Pearl Jam, Ten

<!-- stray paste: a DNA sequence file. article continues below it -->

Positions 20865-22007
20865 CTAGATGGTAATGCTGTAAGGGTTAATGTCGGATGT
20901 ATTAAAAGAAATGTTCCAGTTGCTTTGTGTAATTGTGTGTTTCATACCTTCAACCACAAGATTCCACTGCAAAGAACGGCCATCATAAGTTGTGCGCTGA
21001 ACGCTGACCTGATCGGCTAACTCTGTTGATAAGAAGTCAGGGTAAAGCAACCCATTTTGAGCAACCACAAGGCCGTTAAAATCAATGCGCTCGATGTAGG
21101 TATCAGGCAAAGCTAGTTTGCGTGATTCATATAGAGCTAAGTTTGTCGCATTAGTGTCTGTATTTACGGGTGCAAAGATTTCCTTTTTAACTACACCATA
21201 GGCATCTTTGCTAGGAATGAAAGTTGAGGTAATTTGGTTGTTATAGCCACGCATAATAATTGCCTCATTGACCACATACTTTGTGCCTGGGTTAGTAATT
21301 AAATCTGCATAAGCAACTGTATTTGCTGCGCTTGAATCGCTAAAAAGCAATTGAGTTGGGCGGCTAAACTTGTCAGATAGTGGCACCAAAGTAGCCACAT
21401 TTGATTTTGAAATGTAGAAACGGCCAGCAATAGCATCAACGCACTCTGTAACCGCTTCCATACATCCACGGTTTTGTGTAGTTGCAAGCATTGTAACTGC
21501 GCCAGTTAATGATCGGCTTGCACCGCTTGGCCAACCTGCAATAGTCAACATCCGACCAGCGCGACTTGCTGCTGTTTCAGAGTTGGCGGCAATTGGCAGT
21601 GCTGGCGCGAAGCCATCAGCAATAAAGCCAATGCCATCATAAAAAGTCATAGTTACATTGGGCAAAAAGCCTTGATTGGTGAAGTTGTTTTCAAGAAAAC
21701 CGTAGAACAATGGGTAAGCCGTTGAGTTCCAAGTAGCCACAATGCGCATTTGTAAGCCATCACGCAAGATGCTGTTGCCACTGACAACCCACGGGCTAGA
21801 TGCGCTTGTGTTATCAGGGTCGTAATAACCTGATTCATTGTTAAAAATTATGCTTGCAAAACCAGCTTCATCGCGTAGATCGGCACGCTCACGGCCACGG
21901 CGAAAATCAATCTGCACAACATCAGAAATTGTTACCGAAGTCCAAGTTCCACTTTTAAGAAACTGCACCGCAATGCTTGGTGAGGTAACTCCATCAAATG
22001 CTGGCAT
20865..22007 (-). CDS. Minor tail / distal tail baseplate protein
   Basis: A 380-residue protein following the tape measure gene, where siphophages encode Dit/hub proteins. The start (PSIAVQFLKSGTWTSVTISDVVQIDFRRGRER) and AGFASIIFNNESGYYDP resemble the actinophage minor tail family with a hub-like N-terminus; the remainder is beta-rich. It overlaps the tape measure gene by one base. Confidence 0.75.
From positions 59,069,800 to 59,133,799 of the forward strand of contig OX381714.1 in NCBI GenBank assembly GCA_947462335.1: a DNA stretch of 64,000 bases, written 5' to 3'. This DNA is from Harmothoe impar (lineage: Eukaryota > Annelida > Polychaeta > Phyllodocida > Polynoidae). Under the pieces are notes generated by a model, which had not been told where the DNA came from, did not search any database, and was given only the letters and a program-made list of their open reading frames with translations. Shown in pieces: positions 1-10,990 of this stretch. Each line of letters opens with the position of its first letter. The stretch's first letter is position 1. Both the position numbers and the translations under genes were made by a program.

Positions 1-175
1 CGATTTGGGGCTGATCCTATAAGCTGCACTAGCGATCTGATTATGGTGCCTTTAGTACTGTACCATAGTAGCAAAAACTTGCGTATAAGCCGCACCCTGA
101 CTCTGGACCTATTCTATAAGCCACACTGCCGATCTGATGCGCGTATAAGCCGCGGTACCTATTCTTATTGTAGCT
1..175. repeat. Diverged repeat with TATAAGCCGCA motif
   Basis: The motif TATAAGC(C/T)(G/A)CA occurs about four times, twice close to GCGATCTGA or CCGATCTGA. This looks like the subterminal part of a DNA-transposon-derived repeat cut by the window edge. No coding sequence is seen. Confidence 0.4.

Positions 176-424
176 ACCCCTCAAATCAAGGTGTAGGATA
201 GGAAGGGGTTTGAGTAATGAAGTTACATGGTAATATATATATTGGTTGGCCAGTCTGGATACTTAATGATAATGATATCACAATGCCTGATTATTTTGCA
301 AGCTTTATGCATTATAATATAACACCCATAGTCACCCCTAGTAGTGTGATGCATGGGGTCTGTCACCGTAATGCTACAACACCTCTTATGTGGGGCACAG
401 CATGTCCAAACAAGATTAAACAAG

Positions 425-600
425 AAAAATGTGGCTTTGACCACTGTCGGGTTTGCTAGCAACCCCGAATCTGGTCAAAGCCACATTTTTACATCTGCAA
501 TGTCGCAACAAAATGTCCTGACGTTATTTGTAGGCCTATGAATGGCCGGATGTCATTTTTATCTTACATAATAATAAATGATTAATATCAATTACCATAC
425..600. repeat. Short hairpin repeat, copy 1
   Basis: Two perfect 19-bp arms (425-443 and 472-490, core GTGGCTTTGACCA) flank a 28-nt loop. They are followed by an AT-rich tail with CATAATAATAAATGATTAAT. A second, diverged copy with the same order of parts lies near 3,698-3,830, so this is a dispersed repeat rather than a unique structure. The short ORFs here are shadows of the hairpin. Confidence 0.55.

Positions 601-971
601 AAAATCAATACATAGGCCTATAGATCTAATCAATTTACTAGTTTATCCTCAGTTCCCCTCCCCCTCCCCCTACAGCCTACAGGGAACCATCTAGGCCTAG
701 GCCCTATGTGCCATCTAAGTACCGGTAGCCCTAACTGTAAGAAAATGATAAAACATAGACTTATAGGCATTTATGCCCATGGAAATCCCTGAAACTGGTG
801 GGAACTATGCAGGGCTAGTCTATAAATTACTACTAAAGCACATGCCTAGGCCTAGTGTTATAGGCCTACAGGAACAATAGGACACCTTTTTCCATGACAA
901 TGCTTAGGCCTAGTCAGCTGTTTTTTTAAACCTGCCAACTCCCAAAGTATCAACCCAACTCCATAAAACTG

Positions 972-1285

No alternative band likes to be a prototypical anything because everyone's a special snowflake, but this album set the aesthetic a billion acts consciously aped for a decade to follow and arguably none of Pearl Jam's own follow-ons transcended it either. Despite the fact contemporary listeners might find it comparatively sedate or maybe even slow, and the production isn't always dynamically adventurous, the album delivers with weighty themes, McCready/Gossard's skillful guitar riffs and the bassy, groaning vocals of Eddie Vedder. The grind is good when it's hopping ("Even Flow," "Deep"), and there's a surprising amount of philosophical thought ("Alive") mixed with genuinely tender, raw emotion (from the conflicted eroticism of "Black" to the aspirational nostalgy in "Release"), at least when it doesn't devolve into amorphous angst ("Once," to its detriment). In fact, that accessible level of emotion is the strongest part of the album, translating unobstructed by artifice even when the band's stylistic reach gets past their grasp (the harmonic ambiguities of "Oceans" get an A for effort but an incomplete for melody). It's why a single like "Jeremy" succeeded: despite, or perhaps because of, the childlike lyrics and the disturbing subject matter, you could feel the buried anger fume in every string and syllable, and for five minutes we were all that tortured kid together. Indeed, exactly that sort of effortless auditory transference is why this album still succeeds today. The 2009 reissue adds a few Mookie Blaylock demos from the interregnum between Mother Love Bone and this incarnation; they are inferior to the worthy B-sides and session outtakes that are also included (especially "Brother," which really should have been included to start with). Although the iTunes re-release's live bonus tracks make for a solid show, the physical reissue is really the one most fans will enjoy more, though the replica cassette and LP inclusions might be a little much. (Content: F-bombs, adult themes, violence.)